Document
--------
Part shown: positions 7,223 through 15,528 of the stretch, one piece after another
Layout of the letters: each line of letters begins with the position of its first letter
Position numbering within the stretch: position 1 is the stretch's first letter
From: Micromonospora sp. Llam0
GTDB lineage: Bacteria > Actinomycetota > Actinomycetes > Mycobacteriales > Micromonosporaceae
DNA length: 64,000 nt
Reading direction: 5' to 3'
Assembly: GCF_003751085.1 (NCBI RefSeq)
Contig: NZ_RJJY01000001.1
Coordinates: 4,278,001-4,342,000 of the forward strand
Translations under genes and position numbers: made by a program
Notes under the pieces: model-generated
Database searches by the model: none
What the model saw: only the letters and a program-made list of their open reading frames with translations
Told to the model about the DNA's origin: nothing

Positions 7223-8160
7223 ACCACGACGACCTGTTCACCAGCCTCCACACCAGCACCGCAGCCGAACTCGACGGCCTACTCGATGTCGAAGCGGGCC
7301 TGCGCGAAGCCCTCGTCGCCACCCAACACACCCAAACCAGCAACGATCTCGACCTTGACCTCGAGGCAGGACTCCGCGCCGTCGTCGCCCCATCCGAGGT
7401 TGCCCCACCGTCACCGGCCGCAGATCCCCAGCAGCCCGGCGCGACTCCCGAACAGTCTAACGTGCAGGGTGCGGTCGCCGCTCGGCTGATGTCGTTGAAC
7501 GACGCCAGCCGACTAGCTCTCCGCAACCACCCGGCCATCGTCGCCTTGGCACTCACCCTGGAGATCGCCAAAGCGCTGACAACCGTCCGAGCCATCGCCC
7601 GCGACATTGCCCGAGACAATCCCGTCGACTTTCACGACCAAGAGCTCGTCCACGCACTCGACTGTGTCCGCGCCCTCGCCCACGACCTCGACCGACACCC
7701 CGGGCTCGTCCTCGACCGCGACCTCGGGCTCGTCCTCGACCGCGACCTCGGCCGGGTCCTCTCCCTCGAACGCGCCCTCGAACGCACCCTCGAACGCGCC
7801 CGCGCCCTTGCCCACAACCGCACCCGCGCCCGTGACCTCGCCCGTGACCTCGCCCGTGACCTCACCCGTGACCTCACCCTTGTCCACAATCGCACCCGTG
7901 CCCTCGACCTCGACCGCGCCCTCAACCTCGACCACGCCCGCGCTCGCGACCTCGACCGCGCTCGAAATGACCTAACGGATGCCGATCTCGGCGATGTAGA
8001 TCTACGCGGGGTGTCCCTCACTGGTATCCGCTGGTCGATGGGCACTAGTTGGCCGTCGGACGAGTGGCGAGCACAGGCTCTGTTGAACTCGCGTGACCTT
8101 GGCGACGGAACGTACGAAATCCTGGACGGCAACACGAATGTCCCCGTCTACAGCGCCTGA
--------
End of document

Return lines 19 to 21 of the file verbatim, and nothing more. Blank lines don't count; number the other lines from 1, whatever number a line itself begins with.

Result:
7401 TGCCCCACCGTCACCGGCCGCAGATCCCCAGCAGCCCGGCGCGACTCCCGAACAGTCTAACGTGCAGGGTGCGGTCGCCGCTCGGCTGATGTCGTTGAAC
7501 GACGCCAGCCGACTAGCTCTCCGCAACCACCCGGCCATCGTCGCCTTGGCACTCACCCTGGAGATCGCCAAAGCGCTGACAACCGTCCGAGCCATCGCCC
7601 GCGACATTGCCCGAGACAATCCCGTCGACTTTCACGACCAAGAGCTCGTCCACGCACTCGACTGTGTCCGCGCCCTCGCCCACGACCTCGACCGACACCC